Wed, Apr 1st 2009 7:39am
Mobile operators are increasingly looking to sell non-phone devices like laptops and netbooks with embedded or add-on wireless modems as a way to boost their subscriber figures and generate extra income. Typically, consumers buy the device at a discounted upfront cost, then get tied in to a long-term contract for monthly data service (2 years at $60 per month seems to be the norm in the US). If users quit paying their bills, in theory, they've gotten a laptop on the cheap, though of course they're still subject to the terms of the contract, and damage to their credit, and so on. But Ericsson, which makes a lot of the embedded modems, has announced some new technology it's calling a "kill pill" that allows mobile operators to remotely lock a laptop by sending a signal to it over their network. The company says it's ideal if a data user quits paying their bills, but it's not hard to imagine mobile operators coming up with more nefarious uses for the device -- like shutting a machine down if a user closes their account, even if they've fulfilled their contract.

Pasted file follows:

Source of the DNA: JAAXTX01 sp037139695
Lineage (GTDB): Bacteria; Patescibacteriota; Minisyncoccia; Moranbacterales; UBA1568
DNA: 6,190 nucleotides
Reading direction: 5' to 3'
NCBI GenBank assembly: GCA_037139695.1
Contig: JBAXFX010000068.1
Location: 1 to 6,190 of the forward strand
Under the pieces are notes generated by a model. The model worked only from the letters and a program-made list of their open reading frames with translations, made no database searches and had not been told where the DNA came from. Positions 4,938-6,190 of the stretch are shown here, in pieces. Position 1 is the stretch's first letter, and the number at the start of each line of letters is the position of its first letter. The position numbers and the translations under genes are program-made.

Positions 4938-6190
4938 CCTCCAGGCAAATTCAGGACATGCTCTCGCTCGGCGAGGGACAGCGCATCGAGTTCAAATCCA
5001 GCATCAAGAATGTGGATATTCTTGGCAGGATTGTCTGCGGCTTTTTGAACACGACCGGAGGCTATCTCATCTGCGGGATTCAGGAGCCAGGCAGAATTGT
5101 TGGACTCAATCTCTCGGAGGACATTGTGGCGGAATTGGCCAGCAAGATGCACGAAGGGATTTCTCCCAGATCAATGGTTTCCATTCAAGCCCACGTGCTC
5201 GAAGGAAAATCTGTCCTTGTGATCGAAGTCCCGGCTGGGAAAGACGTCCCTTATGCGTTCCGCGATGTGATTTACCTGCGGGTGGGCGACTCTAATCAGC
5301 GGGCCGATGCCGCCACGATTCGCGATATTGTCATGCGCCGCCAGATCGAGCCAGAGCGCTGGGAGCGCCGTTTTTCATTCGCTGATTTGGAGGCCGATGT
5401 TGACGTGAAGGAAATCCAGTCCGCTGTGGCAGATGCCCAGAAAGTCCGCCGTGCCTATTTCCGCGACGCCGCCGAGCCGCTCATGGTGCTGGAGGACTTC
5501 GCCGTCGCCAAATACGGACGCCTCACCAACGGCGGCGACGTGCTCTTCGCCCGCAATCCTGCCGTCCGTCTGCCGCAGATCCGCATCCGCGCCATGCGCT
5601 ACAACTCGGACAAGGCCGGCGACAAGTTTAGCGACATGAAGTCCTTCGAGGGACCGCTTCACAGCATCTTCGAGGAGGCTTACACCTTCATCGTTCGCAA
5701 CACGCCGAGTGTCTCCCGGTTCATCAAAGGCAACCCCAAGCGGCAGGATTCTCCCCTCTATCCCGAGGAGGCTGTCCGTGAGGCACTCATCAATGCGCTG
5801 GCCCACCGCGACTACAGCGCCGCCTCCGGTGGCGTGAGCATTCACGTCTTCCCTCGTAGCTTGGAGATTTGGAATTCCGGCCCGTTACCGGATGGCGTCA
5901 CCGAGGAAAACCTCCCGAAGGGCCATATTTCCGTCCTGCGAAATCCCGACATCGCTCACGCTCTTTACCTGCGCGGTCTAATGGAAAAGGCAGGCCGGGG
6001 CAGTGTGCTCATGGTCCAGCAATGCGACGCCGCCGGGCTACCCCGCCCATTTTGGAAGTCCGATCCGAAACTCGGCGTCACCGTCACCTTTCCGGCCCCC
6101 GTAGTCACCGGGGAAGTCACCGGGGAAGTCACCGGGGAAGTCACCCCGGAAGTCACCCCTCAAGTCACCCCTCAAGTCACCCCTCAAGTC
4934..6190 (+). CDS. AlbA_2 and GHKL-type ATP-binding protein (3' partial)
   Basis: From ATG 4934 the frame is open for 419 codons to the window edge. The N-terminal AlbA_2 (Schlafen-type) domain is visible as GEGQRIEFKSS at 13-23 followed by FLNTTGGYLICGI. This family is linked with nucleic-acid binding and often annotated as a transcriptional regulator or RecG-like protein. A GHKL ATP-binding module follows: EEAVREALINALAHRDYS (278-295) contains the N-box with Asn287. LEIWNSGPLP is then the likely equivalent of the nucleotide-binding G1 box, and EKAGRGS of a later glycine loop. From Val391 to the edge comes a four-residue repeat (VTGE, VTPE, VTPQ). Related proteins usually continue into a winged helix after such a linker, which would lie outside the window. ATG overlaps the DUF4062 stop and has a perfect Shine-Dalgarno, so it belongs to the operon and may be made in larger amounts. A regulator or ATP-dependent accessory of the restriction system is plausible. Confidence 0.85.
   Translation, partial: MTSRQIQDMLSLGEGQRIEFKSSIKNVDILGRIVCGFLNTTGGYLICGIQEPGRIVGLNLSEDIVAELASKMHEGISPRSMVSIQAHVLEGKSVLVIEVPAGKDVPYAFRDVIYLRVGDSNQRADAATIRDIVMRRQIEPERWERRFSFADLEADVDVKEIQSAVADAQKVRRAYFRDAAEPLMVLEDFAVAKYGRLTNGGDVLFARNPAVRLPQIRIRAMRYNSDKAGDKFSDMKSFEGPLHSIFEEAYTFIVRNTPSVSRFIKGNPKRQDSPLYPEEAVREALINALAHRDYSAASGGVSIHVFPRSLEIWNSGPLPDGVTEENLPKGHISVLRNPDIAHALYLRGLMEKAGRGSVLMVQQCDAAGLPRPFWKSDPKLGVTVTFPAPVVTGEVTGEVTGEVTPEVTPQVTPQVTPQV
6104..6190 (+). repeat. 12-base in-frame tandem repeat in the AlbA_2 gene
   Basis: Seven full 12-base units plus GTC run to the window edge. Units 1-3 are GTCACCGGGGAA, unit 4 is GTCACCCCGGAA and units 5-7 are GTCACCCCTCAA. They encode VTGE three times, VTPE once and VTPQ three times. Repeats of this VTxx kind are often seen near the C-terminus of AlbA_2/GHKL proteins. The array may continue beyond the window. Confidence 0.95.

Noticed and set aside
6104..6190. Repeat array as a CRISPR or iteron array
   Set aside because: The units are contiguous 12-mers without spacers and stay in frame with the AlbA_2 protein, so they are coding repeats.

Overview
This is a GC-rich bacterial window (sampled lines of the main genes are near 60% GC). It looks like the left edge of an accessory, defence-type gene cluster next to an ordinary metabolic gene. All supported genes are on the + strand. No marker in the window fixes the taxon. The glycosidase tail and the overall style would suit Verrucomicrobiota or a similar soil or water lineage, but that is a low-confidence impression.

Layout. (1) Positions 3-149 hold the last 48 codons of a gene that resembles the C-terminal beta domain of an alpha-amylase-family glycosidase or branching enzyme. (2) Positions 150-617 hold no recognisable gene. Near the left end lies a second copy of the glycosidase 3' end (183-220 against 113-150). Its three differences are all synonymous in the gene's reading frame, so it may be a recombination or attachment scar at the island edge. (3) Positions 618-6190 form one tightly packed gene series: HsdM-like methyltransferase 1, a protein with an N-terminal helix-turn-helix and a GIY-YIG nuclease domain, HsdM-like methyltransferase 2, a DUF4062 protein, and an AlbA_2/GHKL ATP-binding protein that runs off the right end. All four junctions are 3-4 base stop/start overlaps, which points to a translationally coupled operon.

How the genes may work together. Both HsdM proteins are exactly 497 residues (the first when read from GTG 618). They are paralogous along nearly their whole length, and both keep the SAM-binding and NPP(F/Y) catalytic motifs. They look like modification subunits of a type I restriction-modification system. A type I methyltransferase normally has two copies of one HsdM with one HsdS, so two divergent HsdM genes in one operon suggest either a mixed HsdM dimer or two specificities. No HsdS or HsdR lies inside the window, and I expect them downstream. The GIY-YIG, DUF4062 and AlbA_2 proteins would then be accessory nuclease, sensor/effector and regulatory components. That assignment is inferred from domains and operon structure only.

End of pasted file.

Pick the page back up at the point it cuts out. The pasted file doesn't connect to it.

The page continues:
If you liked this post, you may also be interested in...
- AT&T's Version Of Wireless Price Competition: Raising Prices
- Sprint Tries To 'Compete' By Throttling All Video To 600 Kbps, Then Talking Some Shit On Twitter
- With 'Pregnant Woman Mode,' Chinese Router Maker Begins Marketing To Paranoids
- Cell Phone Manufacturers Offer Carefully Worded Denials To Question Of Whether NSA Can Track Powered-Down Cell Phones
- Ericsson Sells 2,185 Mobile Tech Patents To Newly Minted Troll, Unwired Planet